For this sentence, I'm not sure whether to use had or have:

Ever since I saw Harry Potter, I had/have been interested in Muggle Studies.

"Have" sounds better, but "had" and "saw" are both past tense.

  • 2
    Both could be quite correct depending on the greater context and what you are trying to say. – Bitter dreggs. May 1 '20 at 23:52
  • I think the use of ever makes have much more suitable. If you want to use had (because you no are no longer interested) drop the “Ever”. – Jim Jun 1 '20 at 6:47

If you were interested but not anymore:

Ever since I saw Harry Potter I had been interested in Muggle Studies. But then I read a little bit in a Muggle Studies textbook, and I'm not interested anymore.

If you're still interested:

Ever since I saw Harry Potter I have been interested in Muggle Studies. I'm hoping to enroll in Muggle Studies when I get to college.


The correct word is "have."

I think the tense confusion comes from the fact that, in the example, you are still currently interested in Muggle Studies, thus you do not use past tense (despite the beginning of your interest being in the past, with the past-tense verb "saw").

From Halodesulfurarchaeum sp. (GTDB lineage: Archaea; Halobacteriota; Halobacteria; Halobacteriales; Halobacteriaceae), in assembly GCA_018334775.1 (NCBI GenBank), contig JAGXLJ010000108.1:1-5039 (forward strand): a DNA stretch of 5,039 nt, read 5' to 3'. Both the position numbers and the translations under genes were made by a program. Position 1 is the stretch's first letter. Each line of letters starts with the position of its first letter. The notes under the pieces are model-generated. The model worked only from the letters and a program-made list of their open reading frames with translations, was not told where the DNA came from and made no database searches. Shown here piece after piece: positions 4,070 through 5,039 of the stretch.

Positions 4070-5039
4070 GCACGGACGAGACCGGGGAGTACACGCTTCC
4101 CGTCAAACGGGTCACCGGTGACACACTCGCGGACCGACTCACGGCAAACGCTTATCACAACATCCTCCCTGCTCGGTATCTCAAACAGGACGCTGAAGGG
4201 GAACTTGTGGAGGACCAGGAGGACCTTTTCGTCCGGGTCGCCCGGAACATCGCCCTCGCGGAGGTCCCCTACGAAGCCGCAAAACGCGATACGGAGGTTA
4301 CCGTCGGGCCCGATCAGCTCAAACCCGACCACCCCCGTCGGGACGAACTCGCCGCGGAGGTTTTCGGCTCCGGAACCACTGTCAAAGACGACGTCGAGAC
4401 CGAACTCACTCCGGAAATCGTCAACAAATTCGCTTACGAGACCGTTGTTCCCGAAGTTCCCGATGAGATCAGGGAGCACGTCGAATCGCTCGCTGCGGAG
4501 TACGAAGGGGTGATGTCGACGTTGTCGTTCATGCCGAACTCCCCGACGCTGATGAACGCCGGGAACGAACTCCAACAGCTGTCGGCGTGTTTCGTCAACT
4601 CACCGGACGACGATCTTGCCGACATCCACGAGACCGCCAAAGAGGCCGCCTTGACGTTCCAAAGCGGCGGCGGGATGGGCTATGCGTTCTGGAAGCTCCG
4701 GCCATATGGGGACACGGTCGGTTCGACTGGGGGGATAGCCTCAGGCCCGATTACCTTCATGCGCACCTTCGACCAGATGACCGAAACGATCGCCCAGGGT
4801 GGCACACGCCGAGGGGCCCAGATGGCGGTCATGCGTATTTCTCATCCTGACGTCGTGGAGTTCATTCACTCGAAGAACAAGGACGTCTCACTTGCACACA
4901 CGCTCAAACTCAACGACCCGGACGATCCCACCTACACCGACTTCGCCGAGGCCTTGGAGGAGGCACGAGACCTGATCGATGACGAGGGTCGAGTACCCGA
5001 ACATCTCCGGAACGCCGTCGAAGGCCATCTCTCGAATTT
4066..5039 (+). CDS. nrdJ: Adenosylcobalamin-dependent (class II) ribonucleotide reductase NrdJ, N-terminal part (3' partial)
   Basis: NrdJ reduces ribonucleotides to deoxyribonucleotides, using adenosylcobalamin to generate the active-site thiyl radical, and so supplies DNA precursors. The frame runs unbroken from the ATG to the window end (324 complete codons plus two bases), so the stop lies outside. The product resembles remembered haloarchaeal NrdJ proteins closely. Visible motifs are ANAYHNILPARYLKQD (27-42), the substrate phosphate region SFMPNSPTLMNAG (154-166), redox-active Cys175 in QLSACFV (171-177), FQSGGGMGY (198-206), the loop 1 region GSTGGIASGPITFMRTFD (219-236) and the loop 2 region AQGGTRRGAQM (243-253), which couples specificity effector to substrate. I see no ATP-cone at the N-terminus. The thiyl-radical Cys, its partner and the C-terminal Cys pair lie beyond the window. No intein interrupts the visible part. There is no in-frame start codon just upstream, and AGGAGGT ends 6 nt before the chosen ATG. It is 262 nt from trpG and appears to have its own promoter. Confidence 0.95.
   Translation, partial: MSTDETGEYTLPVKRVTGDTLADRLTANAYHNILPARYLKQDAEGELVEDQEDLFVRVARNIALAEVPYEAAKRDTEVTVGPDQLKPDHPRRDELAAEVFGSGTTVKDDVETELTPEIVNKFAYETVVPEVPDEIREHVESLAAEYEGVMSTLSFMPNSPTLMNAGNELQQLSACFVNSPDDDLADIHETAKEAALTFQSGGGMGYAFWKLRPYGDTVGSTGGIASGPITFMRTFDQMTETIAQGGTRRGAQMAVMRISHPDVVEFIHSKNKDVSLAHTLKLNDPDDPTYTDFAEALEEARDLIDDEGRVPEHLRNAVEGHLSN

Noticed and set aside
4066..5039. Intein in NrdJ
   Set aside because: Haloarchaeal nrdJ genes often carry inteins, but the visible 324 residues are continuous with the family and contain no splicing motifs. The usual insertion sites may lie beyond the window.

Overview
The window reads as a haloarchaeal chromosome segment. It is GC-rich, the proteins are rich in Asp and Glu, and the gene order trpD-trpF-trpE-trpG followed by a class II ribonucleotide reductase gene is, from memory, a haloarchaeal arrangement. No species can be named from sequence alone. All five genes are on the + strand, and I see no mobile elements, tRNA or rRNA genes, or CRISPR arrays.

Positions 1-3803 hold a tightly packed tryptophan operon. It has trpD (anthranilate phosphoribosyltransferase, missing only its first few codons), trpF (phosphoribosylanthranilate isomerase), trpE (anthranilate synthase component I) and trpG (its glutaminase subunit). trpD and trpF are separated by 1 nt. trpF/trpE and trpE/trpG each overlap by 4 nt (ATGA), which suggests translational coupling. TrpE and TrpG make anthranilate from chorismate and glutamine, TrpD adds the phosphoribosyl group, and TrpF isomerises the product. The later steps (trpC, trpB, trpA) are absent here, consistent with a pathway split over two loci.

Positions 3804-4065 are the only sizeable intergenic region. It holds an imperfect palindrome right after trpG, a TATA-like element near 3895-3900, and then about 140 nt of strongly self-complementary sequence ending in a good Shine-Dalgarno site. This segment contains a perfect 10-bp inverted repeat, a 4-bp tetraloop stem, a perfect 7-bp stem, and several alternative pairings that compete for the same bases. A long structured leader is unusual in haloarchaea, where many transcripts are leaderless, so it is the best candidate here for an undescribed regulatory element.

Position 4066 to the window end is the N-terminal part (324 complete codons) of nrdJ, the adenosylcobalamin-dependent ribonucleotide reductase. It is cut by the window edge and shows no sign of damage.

"Have" is used in present-tense like you said, but the verb used here is "been" and "have" is the helping verb.

If we think about a past-tense verb, like "have tried" versus "had tried" in the sense of "I have tried to fix the problem" versus "I had tried to fix the problem." The first talks about a problem that I still seem to be trying to fix, an ongoing action still happening in the present. The second is a problem from the past or that I have given up on trying to fix. Using the past tense means that it has ended.

I probably talked too much, but I hope this helped.

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